I usually do not get the opportunity to use cffile to write files to the file system. Today, however, I got the chance to use action="write" while working on the beginnings of a code generator. The proof-of-concept code creates a CF file in a specific directory, much in the way Fusebox 5 generates its parsed files (in fact, Fusebox was my inspiration). The code generator uses a Java StringBuffer to store the contents of the file before writing it to the file system:

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1<!--- Line feeds need a carriage return and a line feed character --->
2<cfset variables.crlf = chr(13) & chr(10)>
3<!--- A Java StringBuffer is more efficient than using a string variable. --->
4<cfset variables.contentBuffer = createObject("java", "java.lang.StringBuffer").init()>
5<!--- Add the contents of the file to the buffer. --->
6<cfset variables.contentBuffer.append('<cfset variables.message = "CF generated me!">').append(variables.crlf)>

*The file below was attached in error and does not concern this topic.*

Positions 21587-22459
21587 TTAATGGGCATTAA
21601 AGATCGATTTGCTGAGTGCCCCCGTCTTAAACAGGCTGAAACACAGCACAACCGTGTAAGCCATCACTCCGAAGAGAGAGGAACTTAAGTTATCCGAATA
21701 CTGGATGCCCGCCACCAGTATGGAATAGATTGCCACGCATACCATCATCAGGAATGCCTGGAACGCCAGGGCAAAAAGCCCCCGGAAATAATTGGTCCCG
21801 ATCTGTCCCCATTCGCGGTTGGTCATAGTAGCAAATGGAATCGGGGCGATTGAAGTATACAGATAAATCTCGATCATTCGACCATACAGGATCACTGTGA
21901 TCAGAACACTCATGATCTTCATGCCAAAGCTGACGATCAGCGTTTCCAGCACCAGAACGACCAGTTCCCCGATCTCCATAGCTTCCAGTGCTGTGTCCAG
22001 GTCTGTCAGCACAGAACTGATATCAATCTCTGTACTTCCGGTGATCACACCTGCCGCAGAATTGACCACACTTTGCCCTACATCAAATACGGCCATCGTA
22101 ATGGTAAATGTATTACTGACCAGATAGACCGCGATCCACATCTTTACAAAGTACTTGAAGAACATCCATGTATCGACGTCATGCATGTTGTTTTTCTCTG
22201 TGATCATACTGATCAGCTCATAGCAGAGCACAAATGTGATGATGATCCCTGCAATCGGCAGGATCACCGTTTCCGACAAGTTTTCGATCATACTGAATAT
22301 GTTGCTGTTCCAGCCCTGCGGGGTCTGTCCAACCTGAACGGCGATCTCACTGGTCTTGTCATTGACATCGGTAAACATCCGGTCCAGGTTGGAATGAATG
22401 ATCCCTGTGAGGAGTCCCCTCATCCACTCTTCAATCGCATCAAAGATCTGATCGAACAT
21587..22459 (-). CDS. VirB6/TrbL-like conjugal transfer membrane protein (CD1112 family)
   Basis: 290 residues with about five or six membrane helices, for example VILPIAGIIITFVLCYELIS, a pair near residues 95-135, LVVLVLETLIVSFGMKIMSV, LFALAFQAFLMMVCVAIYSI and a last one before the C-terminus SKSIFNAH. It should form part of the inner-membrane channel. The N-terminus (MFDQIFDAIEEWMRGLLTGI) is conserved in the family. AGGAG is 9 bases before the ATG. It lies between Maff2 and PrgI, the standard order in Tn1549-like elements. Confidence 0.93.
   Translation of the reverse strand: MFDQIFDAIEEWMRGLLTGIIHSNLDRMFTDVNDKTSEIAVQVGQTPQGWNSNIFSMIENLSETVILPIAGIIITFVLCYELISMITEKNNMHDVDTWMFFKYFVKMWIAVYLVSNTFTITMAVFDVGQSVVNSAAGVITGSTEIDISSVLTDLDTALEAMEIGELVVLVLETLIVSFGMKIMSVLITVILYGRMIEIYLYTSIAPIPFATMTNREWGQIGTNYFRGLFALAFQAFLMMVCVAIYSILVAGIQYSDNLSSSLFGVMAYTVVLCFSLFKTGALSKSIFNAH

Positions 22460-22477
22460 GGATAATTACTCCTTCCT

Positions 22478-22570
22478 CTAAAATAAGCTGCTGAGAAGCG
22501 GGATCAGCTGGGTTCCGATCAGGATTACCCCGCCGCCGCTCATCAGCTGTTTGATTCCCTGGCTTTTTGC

7<cfset variables.contentBuffer.append('<cfoutput>##variables.message##</cfoutput>')>

Note the double pound signs inside the cfoutput tags. If I did not escape the pound signs by doubling them, CF would think variables.message is an actual variable that needed to be parsed. Once the content buffer contains the full contents of the file, cffile swings into action to create the physical CFM file:
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1<!--- cffile needs an absolute path, so place the file in the current directory. --->
2<cfset variables.filePath = getDirectoryFromPath(expandPath("*.*"))>
3<cffile action="write" file="#variables.path#/myfile.cfm" output="#variables.contentBuffer.toString()#">
Opening up myfile.cfm we see:
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1<cfset variables.message = "CF generated me!">